On the loss of loved ones

Our losses of loved ones are not true losses, though they may leave temporary wounds in our heart. Death is not an end, but the transformation of what will always remain alive. Life is immortal, though it may seem to die in this or that place from time to time. The living breath of the world continues to roll on towards providence despite the mini-tragedies of our earthly lives-a-billion. There is an immortal soul beneath the many minds of humanity, a single source of personality to whom we each owe our own most intimate selves. The dead awaken to an experience of themselves as identical with us; it is only we the living who remain forgetful of our essential unity with one another. We the grief stricken living sometimes experience ghostly apparitions as the dead begin to converge upon our minds. Until we the living are able to integrate the dead (that is, resurrect them through the power of love by living in their spirit), we will be haunted by them.

2 Replies to “On the loss of loved ones”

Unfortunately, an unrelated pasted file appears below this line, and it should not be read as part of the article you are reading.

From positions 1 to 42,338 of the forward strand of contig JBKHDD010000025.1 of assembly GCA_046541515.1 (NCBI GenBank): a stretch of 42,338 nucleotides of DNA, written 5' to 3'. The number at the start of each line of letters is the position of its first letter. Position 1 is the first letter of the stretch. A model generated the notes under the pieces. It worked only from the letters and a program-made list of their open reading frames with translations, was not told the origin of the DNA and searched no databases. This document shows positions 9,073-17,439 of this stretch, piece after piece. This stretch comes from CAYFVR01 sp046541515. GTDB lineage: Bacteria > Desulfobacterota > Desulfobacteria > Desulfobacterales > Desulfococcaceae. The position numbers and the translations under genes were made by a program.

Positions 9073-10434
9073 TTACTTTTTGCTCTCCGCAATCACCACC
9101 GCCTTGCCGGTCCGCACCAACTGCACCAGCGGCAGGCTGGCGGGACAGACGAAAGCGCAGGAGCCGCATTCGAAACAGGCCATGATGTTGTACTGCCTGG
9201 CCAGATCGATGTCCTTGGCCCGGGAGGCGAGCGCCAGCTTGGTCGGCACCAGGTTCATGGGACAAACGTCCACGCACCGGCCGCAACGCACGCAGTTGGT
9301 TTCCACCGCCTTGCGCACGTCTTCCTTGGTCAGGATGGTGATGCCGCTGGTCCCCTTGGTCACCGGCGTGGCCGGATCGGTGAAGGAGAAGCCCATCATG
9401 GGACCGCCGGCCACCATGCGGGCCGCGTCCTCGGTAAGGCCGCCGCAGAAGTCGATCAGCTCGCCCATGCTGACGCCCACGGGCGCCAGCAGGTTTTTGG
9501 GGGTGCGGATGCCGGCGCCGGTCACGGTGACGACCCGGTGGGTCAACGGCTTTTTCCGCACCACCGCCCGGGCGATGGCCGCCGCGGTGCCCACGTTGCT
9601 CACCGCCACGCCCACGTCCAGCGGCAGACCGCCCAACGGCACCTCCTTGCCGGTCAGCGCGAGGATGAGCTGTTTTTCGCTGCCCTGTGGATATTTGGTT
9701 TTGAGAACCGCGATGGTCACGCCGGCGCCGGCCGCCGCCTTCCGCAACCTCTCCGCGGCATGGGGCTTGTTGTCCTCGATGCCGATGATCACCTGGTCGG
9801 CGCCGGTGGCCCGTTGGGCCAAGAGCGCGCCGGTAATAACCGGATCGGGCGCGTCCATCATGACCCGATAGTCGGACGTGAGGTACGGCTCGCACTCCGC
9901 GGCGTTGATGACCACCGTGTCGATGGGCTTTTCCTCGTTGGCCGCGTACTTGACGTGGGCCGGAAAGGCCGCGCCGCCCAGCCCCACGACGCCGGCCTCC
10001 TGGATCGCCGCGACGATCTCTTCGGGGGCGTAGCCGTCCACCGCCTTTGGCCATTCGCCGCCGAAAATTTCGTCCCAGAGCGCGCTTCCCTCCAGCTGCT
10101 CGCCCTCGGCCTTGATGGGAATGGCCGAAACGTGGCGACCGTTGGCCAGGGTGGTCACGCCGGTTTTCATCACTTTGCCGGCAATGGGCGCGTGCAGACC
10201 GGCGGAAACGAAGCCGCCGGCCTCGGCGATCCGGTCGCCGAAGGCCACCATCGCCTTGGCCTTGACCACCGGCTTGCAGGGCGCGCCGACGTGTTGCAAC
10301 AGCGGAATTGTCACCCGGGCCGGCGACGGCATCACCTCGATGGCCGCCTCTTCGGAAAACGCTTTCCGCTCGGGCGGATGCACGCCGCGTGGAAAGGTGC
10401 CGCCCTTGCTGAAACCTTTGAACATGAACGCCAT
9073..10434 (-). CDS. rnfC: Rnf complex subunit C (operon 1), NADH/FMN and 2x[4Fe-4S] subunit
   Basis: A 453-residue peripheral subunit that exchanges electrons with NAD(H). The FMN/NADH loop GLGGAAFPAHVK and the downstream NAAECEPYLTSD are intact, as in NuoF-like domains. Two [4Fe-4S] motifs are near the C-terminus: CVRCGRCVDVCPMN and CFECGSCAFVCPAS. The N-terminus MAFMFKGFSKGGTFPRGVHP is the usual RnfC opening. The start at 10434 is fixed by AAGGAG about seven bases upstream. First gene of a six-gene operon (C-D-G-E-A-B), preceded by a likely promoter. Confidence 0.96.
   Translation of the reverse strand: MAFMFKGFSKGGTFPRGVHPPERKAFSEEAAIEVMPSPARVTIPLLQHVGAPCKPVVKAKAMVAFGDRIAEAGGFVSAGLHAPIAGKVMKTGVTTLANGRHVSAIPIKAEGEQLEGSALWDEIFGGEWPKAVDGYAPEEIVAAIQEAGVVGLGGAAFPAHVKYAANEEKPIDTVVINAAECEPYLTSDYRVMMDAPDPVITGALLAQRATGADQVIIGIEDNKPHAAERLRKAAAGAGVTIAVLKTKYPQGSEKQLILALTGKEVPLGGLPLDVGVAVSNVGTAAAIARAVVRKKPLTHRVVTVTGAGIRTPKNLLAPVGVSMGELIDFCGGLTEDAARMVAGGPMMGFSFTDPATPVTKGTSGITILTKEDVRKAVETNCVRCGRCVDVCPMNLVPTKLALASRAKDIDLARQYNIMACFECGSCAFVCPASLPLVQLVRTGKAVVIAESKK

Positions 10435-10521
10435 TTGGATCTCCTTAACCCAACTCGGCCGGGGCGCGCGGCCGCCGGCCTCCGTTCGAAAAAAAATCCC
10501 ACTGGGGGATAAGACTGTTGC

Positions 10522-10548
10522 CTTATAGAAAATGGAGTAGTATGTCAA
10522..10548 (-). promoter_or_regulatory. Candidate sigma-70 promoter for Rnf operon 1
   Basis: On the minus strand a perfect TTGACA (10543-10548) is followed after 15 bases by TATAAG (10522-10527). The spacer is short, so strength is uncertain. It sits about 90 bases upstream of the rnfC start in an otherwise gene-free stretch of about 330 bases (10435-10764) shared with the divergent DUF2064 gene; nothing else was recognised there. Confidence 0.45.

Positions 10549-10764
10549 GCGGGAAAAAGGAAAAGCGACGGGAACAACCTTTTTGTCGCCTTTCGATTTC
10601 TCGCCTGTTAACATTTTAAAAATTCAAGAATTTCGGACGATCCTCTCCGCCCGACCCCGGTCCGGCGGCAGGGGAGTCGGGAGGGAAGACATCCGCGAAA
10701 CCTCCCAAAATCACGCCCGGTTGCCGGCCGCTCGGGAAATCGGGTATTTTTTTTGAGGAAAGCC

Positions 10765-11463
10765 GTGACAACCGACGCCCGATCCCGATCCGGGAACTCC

1. Matt,

    I’m now starting to entertain the idea (from Griffin) that actual entities may retain their complexity apart from an animal body. This doesn’t mean they enjoy the full range of experiential memory and other data, but it means they are able to still in some sense retain some of, or prehend, the former life. This awareness was coincidental (but I don’t believe in coincidence) with my reading in Griffin (Reenchantment w/o Supernaturalism) and with the passing of my father.

    Aloha

  2. Matt,

    I’m now starting to entertain the idea (from Griffin) that actual entities may retain their complexity apart from an animal body. This doesn’t mean they enjoy the full range of experiential memory and other data, but it means they are able to still in some sense retain some of, or prehend, the former life. This awareness was coincidental (but I don’t believe in coincidence) with my reading in Griffin (Reenchantment w/o Supernaturalism) and with the passing of my father.

    Aloha

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